A tankard is a drinking vessel, roughly cylindrical in shape, with a handle. It may also be called a “stein” or a “mug”. It is considered baser than a cup, more suited for ale than for wine. The tankard appears to be a period charge, seen in the arms of Juncker, early 16th C. [BSB Cod.Icon 392d:612].
The tankard is frequently shown with a flat lid pivoted on the rim, which can be flipped open with the thumb; this form may be blazoned a “covered tankard”. While covered tankards are found as period artifacts (e.g., as used on the Mary Rose, c.1545 [Rule 201]), we have no examples of their use in period armory.
A similar charge in the Society, the “jack”, is noted for being made of leather, rather than metal or stoneware. Its shape is more conical due to its material, but the jack is an artistic variant only; it carries no heraldic difference from the tankard.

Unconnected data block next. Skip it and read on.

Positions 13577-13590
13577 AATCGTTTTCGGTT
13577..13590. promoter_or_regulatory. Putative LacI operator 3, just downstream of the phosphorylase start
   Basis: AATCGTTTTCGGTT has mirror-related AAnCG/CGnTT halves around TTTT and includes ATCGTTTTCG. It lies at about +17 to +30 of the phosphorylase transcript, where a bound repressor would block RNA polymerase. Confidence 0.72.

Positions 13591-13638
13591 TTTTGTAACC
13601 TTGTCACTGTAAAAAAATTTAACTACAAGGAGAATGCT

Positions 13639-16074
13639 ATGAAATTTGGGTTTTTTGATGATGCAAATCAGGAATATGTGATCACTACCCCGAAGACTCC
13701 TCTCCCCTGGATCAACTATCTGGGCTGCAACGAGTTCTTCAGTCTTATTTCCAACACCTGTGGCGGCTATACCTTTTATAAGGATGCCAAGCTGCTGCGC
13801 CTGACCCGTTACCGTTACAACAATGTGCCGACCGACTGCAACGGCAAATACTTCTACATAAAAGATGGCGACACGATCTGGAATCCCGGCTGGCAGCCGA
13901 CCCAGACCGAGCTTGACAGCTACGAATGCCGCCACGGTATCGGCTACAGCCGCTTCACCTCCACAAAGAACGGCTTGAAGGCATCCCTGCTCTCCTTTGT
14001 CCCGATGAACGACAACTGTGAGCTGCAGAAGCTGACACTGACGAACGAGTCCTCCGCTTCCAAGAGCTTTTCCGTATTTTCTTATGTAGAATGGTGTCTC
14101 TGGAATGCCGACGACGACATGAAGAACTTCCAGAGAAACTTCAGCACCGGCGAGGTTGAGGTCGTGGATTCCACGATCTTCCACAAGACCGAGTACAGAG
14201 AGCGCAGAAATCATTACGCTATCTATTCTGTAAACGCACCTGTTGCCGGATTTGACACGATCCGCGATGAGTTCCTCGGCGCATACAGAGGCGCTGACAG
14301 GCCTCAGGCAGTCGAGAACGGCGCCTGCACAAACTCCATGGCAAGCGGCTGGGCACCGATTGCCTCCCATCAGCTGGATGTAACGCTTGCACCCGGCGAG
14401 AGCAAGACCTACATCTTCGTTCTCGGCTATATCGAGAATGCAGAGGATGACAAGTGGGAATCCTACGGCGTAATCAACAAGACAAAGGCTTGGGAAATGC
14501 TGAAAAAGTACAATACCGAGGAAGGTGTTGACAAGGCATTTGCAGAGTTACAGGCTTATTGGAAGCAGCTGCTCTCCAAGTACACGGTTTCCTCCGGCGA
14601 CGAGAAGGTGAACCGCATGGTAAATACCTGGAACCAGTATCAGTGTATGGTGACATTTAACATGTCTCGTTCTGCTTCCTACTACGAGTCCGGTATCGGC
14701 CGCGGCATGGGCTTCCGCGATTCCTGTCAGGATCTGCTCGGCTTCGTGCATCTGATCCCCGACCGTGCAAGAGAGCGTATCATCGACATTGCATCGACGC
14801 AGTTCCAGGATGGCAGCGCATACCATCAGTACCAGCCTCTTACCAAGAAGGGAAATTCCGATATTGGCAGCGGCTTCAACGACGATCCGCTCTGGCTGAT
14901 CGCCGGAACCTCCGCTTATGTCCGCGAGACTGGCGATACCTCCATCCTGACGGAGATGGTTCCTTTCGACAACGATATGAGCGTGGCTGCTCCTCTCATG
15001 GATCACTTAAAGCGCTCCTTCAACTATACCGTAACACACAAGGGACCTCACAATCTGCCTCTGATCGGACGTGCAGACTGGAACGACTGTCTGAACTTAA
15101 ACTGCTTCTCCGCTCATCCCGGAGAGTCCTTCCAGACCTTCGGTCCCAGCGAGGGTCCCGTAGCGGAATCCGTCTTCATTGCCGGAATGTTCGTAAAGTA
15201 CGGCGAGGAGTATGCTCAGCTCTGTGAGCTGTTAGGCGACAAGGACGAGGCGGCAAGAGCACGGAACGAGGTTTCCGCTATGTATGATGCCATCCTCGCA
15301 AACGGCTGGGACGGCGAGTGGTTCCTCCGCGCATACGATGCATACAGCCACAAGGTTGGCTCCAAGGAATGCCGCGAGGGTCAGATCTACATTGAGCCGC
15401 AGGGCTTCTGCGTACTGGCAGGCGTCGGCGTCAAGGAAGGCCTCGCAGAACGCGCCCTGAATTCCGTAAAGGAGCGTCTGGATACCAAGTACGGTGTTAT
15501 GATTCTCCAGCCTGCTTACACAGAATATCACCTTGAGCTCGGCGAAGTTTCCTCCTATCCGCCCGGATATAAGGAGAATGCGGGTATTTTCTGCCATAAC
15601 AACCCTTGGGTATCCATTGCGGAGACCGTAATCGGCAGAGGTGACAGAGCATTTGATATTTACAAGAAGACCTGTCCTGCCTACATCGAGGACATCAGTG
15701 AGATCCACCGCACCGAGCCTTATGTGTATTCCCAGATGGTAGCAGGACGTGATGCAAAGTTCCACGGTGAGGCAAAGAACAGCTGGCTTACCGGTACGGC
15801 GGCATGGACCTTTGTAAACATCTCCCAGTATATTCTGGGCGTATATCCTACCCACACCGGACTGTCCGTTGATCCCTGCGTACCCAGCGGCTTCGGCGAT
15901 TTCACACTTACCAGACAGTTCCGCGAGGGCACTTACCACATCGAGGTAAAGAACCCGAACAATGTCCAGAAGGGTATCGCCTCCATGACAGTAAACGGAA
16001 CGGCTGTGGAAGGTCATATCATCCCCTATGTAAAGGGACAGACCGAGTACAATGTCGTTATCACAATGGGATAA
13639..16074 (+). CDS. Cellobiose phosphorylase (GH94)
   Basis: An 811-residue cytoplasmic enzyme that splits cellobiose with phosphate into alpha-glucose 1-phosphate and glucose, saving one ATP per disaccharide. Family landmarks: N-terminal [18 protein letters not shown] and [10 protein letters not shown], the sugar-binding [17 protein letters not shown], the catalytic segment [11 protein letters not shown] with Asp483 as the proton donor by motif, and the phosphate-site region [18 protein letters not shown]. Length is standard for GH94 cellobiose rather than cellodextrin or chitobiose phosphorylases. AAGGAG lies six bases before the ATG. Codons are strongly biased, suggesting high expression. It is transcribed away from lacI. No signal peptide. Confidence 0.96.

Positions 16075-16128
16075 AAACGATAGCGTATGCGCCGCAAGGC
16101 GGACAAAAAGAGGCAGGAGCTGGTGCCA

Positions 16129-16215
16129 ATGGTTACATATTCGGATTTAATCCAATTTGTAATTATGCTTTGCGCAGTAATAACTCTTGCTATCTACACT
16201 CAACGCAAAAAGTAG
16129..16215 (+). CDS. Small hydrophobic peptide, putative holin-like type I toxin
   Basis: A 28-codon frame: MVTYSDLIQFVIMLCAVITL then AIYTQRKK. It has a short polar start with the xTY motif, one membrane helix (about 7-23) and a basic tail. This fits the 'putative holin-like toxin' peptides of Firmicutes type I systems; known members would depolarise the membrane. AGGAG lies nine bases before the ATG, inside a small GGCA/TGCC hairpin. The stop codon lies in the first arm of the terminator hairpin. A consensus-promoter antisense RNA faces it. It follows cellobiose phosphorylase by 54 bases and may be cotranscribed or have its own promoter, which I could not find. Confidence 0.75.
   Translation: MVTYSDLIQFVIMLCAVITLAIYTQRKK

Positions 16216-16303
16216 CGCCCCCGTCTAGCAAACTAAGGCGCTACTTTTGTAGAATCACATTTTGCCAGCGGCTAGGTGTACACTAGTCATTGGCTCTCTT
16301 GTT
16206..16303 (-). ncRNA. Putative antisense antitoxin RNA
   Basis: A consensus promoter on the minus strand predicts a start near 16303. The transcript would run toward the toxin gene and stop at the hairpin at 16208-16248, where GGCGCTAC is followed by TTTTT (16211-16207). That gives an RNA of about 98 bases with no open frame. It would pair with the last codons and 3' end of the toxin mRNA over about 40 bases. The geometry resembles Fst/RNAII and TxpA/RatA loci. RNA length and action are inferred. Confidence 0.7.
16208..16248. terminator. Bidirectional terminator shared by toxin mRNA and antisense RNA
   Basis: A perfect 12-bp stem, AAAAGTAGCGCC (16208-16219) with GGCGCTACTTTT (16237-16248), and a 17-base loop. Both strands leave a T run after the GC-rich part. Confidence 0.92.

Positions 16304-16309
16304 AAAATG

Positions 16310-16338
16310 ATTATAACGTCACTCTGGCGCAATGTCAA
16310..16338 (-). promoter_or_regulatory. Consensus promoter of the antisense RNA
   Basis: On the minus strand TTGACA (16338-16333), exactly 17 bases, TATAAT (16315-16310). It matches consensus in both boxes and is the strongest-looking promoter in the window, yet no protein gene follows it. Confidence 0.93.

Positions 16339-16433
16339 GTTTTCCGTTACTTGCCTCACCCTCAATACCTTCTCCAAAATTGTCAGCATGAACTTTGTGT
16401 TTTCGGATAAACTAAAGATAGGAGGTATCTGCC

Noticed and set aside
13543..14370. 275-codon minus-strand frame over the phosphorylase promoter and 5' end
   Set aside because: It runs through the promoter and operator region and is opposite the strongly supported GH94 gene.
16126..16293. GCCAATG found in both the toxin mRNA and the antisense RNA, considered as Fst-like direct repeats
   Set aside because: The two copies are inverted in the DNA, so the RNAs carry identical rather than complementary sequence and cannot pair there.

All forms of tankard have their handles to sinister by Society default. For related charges, see pitcher.
Daniel de Tankard bears: Gules, a tankard of beer Or headed argent.
Morgan Conner bears: Per pale sable and Or, two tankards, handles in the flanks, counterchanged.
Tadhg MacAodháin uí Chonchobhair bears as a badge: On a jack reversed sable a harp between three compass stars one and two Or.